In November 2016, Stenson won the Race to Dubai for a second time.[39] Stenson led the European Tour in scoring average (69.14) for the first time in his career in 2016,[40] which he has declared his best overall year to date.[41] In December, Stenson was named European Tour Golfer of the Year for the second time in his career.[42] He was also named 2016 Swedish Golfer of the Year, male and female. It was the fifth time he earned this award.


In August 2017, Stenson broke the aggregate scoring record at the Wyndham Championship (258), en route to winning the tournament by one stroke over Ollie Schniederjans.[43]


At the 2018 Masters Tournament, Stenson finished tied for fifth place after 4 even rounds of 69, 70, 70 and 70 with total score −9. This result meant that he has managed to finish in the top 5 at all four major championships in his career. He also finished tied for sixth at the U.S. Open. He did not win any tournaments in an otherwise up-and-down year in which he faced several nagging injuries. However, Stenson rebounded with one of the finest performances of his career at the 2018 Ryder Cup. He went 3–0–0 in his matches to join Francesco Molinari as the only players in the combined 24-man field to finish the event undefeated and untied. In the Sunday singles matches of the event, Stenson defeated Bubba Watson 5 & 4 with six birdies and no bogey through fourteen holes, and tied Tony Finau with best score relative to par at 6-under.[44]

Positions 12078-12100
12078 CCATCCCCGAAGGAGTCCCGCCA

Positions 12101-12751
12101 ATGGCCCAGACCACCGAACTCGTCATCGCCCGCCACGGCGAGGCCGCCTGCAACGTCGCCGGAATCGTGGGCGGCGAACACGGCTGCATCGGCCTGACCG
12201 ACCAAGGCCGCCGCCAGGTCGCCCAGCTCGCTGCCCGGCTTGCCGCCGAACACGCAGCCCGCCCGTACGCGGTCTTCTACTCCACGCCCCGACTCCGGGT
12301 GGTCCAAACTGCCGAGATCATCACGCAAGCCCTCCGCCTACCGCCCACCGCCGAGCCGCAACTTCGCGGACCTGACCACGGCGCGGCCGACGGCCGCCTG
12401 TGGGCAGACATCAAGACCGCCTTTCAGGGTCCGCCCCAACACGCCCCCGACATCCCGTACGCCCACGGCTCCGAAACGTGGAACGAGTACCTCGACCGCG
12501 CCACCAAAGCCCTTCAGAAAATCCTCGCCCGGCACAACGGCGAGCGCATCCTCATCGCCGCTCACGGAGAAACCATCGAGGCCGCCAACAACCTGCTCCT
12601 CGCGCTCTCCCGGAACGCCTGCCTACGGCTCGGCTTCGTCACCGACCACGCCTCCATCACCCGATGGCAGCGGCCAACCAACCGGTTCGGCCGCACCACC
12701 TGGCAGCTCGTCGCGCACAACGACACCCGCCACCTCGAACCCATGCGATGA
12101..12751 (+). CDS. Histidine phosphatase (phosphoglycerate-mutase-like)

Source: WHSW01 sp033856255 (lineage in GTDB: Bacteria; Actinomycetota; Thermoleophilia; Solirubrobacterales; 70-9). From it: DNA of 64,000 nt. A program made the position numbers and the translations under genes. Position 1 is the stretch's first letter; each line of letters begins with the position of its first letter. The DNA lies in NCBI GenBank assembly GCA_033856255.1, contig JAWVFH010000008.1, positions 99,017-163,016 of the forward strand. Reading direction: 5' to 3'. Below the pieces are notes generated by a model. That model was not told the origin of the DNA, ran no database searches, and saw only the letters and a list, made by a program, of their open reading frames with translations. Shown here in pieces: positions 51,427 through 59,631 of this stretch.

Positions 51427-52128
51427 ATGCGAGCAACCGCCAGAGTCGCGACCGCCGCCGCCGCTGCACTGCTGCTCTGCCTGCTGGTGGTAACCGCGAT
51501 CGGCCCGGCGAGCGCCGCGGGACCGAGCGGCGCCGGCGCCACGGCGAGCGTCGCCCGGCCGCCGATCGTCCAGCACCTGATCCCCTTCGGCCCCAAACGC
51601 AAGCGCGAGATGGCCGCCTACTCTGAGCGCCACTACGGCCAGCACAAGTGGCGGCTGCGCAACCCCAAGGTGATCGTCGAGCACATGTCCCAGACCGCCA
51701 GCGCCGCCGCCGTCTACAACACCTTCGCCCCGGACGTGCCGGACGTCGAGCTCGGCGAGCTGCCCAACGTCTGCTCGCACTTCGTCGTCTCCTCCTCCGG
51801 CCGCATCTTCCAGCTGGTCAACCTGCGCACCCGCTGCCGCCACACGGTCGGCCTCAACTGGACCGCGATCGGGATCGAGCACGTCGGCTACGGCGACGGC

Being plagued by elbow injury during the 2018 season, Stenson underwent a minor procedure on his elbow, causing him to miss WGC-HSBC Champions. In 2018, he managed to lead the PGA Tour in both driving accuracy and greens in regulation. It was for the first time someone has led the PGA Tour in both these stats since Calvin Peete did it for three straight seasons in 1981, 1982 and 1983.[45]


In December 2019, Stenson won the Hero World Challenge by one stroke over Jon Rahm. It was his first tournament win in more than two years.[46]


On 15 March, Stenson was announced as the 2023 European Ryder Cup captain.[47][48] In June, he finished tied-second and tied best male player at the Volvo Car Scandinavian Mixed, a mixed tournament with men and women playing from different tees, nine strokes behind winner Linn Grant, who became the first female winner on the European Tour.[49] In July, it was confirmed that Stenson had been removed from his position as European Ryder Cup captain, due to his imminent signing with LIV Golf.[9][50] In his first appearance in the LIV Golf Invitational Series at Bedminster he won by two strokes from Dustin Johnson and Matthew Wolff.[51] On 22 September 2022, the Swedish Golf Federation announced it was ending its partnership with Henrik Stenson, because of his relations with LIV Golf.[52]


In May, it was announced that Stenson had resigned his membership of the European Tour, having been subject to multiple fines and suspension from the tour for playing without a conflicting event release.[53]

Personal life[edit]